Best albums of 2014: 5 – 1
best albums of 2014

Our week-long countdown of the year’s best albums, based on the choices of our music bloggers, comes to a conclusion today with the top five.

Catch up on the list so far: 25 – 21 / 20 – 16 / 15 – 11 / 10 – 6

5. Todd Terje – It’s Album Time

Label: Olsen Records
Released: 8 April, 2014

Ten years in the making, Norwegian producer Todd Terje finally delivered a full-length release with the self-consciously titled It’s Album Time. In doing so, he leapt beyond the confines of the dance fraternity and started turning the heads of the mainstream music press. Sure, the album might recycle older cuts like ‘Inspector Norse’ and ‘Strandbar’, but it also takes his production skills to the next level, reaching far beyond his signature disco sound into much wilder terrain. There’s even space for a cover of Robert Palmer’s ‘Johnny and Mary’ (sung by Bryan Ferry no less), but it’s in the retro madness of ‘Delorean Dynamite’ and ‘Alfonso Muskunder’ that Terje’s talents come to the fore.

4. La Roux – Trouble in Paradise

Label: Polydor Records
Released: 7 July, 2014

No-one knows about difficult second albums like Elly Jackson. Making a Platinum-selling, Grammy-winning LP at the age of 21 doesn’t guarantee the smooth escalator to future success you might imagine. Instead, a five-year gap ensued, in which time collaborator Ben Langmaid departed on seemingly less-than-happy terms, and Jackson found that the music industry had moved on: La Roux were no longer du jour in the pop business. Her response was defiant, and La Roux returned with an album that may not have set the charts alight, but did reassert Jackson as one of the most compelling stars of our times. Trouble in Paradise is a polished, confident collection, one that proves (once again) that pop doesn’t have to be facile.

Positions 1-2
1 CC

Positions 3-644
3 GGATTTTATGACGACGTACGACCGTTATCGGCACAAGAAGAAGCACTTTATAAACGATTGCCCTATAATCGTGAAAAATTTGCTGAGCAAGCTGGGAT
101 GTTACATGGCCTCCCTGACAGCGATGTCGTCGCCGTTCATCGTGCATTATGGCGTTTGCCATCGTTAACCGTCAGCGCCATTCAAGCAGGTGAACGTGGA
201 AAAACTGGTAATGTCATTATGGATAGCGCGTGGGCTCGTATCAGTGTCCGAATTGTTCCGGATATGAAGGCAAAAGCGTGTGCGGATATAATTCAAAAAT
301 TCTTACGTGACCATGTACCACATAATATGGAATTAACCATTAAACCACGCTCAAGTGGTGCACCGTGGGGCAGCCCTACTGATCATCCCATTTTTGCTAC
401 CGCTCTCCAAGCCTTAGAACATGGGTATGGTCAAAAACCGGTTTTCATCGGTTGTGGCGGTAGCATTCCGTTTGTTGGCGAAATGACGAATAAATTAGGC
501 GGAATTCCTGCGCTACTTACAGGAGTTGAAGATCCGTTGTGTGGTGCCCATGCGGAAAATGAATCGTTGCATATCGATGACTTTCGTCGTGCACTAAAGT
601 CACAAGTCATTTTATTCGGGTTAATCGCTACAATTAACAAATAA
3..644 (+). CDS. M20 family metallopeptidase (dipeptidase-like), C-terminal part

La Roux interview: ‘My music represents how I’ve changed’

3. East India Youth – Total Strife Forever

Label: Stolen Recordings
Released: 13 January, 2014

Bryan Duncan writes…

In an interview with The 405 in January, Will Doyle, aka East India Youth, said there’s “a little bit of George Costanza” in his debut album Total Strife Forever. Perhaps a neurotic, balding, bespectacled man isn’t the image you’d associate with such a dark, inventive record, but it’s in response to the similarity between George’s realisation in an episode of Seinfeld that he should go against every instinct because it’s always wrong. Doyle’s tendency is very similar: to always do the “opposite”.

The final result is an ominous but attractive soundscape, and Doyle modestly puts this down to a state of emotional outpouring at the time. It definitely has a sense of spontaneity – the woozy electronica of Total Strife Forever lulls you into a false sense of security that this is an instrumental record, then ‘Dripping Down’ hits you square in the jaw with a schizophrenic mix of optimistic pop, catchy couplets and heart-wrenching choirs.

‘Hinterland’ is the anthem for a paranoid clubber on a bad comedown, while ‘Heaven, How Long’ soars beautifully into some other-world. Doyle manages to articulate both a sense of melancholy and optimism, not just in the lyrics, but in the actual DNA of the music.

It’s a wonder more people don’t take a leaf out of George Costanza’s book, even if that might not be the healthiest approach.

2. The Twilight Sad – Nobody Wants to Be Here and Nobody Wants to Leave

Label: Fat Cat Records
Released: 27 October, 2014

In an interview with WOW247 in October, The Twilight Sad’s James Graham admitted that the band felt a real sense of pressure to deliver the goods on their fourth album. It seemed like the critics were always going to use their stunning 2007 debut Fourteen Autumns and Fifteen Winters as the benchmark against which all future releases would be found wanting, and even the band themselves were pondering whether they had run their course.